DENVER, CO--(Marketwired - Apr 26, 2013) - African American movement music -- from the spirituals to rap music and hip hop -- will be the focus of Dr. Reiland Rabaka's featured presentation during the R E A P National Conference on the Spirituals June 13-15, 2013 at the University of Denver. Dr. Rabaka will explore each major form of popular African American music -- including the blues, ragtime and jazz, bebop, gospel, early rock & roll, soul and funk -- as a soundtrack for a broader African American popular movement or historical episode. His analysis underscores that African American music is more than music: it is an often-overlooked repository of African American history, culture, politics, and inspiring democratic social visions.
Organized by The Spirituals Project in collaboration with the University of Denver, the R E A P Conference is designed to facilitate dialogue between professionals and the general public from around the country about preserving and revitalizing the multi-layered cultural legacy of the spirituals. The event offers interactive workshops and presentations on diverse topics including music, education, health and healing, literature, history, religion, culture, and social justice.
Dr. Rabaka is an associate professor of African, African American, and Caribbean Studies in the Department of Ethnic Studies and the Humanities Program at the University of Colorado at Boulder, where he is also an affiliate professor in the Women and Gender Studies Program and a research fellow at the Center for Studies of Ethnicity and Race in America (CSERA). He also holds graduate faculty appointments in the College of Music, School of Education, Department of Sociology, and Department of Religious Studies at the University of Colorado at Boulder.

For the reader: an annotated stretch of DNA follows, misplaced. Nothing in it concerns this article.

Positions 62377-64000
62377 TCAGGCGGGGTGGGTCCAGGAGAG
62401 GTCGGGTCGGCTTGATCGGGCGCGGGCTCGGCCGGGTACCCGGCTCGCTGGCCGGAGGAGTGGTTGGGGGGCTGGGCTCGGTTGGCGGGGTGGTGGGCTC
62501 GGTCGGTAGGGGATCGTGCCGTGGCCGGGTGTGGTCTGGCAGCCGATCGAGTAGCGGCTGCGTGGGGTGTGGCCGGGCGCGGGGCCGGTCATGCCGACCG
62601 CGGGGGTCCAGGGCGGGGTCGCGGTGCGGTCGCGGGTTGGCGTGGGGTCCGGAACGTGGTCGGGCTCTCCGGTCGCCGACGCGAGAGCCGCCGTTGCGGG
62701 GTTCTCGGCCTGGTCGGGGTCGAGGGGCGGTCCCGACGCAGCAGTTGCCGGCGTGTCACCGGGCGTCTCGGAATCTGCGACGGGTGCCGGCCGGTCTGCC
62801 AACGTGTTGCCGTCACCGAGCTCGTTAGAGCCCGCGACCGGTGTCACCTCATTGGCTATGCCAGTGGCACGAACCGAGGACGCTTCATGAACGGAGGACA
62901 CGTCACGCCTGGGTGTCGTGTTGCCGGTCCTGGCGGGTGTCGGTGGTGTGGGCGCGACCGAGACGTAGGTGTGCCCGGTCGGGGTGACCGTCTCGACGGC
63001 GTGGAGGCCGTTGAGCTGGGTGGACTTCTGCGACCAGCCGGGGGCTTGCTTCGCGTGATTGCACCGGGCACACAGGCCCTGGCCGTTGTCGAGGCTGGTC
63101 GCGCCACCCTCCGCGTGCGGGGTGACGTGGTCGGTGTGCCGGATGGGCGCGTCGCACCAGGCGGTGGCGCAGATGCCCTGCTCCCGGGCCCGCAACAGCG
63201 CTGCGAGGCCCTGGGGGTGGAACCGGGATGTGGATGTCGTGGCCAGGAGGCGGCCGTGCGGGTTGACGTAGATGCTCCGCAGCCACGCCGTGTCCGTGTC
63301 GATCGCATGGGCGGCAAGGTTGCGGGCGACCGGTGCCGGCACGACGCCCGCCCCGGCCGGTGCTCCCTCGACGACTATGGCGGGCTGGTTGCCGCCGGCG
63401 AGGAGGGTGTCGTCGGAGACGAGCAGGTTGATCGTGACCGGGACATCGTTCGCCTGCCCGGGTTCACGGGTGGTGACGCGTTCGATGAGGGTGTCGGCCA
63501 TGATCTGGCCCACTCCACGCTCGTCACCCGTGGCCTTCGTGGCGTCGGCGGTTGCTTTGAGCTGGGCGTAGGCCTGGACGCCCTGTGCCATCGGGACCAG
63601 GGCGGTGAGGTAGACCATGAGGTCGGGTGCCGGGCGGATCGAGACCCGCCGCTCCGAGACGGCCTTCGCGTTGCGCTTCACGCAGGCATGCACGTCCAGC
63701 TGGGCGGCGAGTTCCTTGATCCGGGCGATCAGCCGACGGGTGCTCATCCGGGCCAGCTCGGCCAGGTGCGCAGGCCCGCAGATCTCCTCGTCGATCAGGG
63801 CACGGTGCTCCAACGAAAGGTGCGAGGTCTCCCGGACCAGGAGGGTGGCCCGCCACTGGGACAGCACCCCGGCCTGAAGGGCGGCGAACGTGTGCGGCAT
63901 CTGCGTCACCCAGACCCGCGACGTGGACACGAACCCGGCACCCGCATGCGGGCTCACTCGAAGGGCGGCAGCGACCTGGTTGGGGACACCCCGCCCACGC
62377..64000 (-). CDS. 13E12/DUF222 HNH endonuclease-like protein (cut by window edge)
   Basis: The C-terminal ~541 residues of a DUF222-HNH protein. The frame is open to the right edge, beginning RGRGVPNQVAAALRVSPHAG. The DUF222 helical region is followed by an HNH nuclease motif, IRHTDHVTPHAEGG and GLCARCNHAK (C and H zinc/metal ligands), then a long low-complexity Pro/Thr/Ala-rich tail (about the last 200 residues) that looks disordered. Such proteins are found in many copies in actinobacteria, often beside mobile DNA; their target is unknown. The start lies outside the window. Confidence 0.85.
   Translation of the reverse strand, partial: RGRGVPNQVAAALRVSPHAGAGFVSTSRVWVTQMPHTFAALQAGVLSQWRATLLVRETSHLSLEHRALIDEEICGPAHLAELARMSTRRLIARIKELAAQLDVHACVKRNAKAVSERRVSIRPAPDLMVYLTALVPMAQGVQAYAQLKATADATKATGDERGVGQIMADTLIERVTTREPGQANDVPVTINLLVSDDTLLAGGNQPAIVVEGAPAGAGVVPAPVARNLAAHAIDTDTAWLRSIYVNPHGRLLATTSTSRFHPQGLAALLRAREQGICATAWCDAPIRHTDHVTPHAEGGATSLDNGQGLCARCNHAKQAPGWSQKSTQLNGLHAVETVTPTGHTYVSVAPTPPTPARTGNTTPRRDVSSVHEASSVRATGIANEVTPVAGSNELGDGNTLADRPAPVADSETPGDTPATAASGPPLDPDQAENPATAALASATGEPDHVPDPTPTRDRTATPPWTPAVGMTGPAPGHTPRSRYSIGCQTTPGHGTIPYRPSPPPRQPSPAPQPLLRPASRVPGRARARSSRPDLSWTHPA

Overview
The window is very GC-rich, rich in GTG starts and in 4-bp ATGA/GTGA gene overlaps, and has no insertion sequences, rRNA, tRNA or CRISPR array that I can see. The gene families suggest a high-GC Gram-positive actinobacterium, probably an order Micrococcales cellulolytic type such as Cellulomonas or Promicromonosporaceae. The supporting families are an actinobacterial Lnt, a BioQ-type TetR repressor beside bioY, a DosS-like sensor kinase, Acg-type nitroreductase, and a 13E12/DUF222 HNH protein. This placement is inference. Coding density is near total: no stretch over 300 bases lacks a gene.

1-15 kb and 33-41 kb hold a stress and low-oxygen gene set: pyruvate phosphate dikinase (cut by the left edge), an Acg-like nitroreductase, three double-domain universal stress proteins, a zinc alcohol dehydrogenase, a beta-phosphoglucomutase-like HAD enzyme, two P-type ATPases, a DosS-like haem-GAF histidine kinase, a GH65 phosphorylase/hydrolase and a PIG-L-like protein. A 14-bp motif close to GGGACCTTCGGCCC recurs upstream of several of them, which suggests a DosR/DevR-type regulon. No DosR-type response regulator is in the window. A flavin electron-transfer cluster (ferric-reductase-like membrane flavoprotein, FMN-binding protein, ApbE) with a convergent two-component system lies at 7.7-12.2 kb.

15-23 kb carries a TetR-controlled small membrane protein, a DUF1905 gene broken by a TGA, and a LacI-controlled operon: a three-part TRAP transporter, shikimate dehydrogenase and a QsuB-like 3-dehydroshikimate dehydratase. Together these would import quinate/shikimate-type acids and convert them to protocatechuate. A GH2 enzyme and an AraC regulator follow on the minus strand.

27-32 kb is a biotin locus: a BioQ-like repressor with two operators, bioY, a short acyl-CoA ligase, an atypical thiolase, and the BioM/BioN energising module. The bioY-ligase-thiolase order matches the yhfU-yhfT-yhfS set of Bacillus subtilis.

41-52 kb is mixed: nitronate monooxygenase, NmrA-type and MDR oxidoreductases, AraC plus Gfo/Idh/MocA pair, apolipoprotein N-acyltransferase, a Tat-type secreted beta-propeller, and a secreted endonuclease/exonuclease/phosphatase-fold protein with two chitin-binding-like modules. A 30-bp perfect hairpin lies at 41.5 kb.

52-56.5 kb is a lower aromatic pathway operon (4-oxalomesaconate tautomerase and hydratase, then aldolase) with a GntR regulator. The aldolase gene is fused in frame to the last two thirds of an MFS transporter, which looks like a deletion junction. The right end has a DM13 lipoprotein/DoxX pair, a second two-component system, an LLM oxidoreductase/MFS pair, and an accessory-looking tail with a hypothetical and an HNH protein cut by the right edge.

R E A P stands for the four pillars of Research, Education, Activism and Performance, which are central to the mission and guiding vision of The Spirituals Project. The Spirituals Project is an award-winning secular, non-profit organization established in 1998, with administrative offices on the University of Denver campus. Its mission is the preservation and revitalization of the music and teachings of the songs commonly known as "spirituals," created and first sung by enslaved African women and men in America in the 18th and 19th centuries. The Spirituals Project operates a number of community-based programs involving performance and education, including regular concerts by its renowned 75-member multi-ethnic, multi-generational choir. The organization also maintains a popular online educational resource, Sweet Chariot: The Story of the Spirituals, which provides information and guides for further study about the multifaceted history and cultural impact of the spirituals tradition. For more information on The Spirituals Project, please visit spiritualsproject.org or call 303-871-7993.
- Society & Culture
- African American history